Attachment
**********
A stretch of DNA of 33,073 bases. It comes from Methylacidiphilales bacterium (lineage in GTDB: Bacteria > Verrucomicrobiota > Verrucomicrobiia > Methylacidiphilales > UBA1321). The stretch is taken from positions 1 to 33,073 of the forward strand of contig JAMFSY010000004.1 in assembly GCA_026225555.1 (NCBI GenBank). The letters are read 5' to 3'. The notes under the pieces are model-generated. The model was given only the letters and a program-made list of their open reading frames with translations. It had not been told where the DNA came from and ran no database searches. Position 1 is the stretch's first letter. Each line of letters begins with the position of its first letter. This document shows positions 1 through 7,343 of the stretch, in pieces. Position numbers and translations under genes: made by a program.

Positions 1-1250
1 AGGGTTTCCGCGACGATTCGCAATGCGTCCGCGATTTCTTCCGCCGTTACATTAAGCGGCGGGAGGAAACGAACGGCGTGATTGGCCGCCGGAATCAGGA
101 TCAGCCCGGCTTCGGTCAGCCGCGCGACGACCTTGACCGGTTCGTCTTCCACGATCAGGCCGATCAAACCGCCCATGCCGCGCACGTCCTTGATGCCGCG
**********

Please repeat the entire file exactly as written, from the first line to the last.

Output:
A stretch of DNA of 33,073 bases. It comes from Methylacidiphilales bacterium (lineage in GTDB: Bacteria > Verrucomicrobiota > Verrucomicrobiia > Methylacidiphilales > UBA1321). The stretch is taken from positions 1 to 33,073 of the forward strand of contig JAMFSY010000004.1 in assembly GCA_026225555.1 (NCBI GenBank). The letters are read 5' to 3'. The notes under the pieces are model-generated. The model was given only the letters and a program-made list of their open reading frames with translations. It had not been told where the DNA came from and ran no database searches. Position 1 is the stretch's first letter. Each line of letters begins with the position of its first letter. This document shows positions 1 through 7,343 of the stretch, in pieces. Position numbers and translations under genes: made by a program.

Positions 1-1250
1 AGGGTTTCCGCGACGATTCGCAATGCGTCCGCGATTTCTTCCGCCGTTACATTAAGCGGCGGGAGGAAACGAACGGCGTGATTGGCCGCCGGAATCAGGA
101 TCAGCCCGGCTTCGGTCAGCCGCGCGACGACCTTGACCGGTTCGTCTTCCACGATCAGGCCGATCAAACCGCCCATGCCGCGCACGTCCTTGATGCCGCG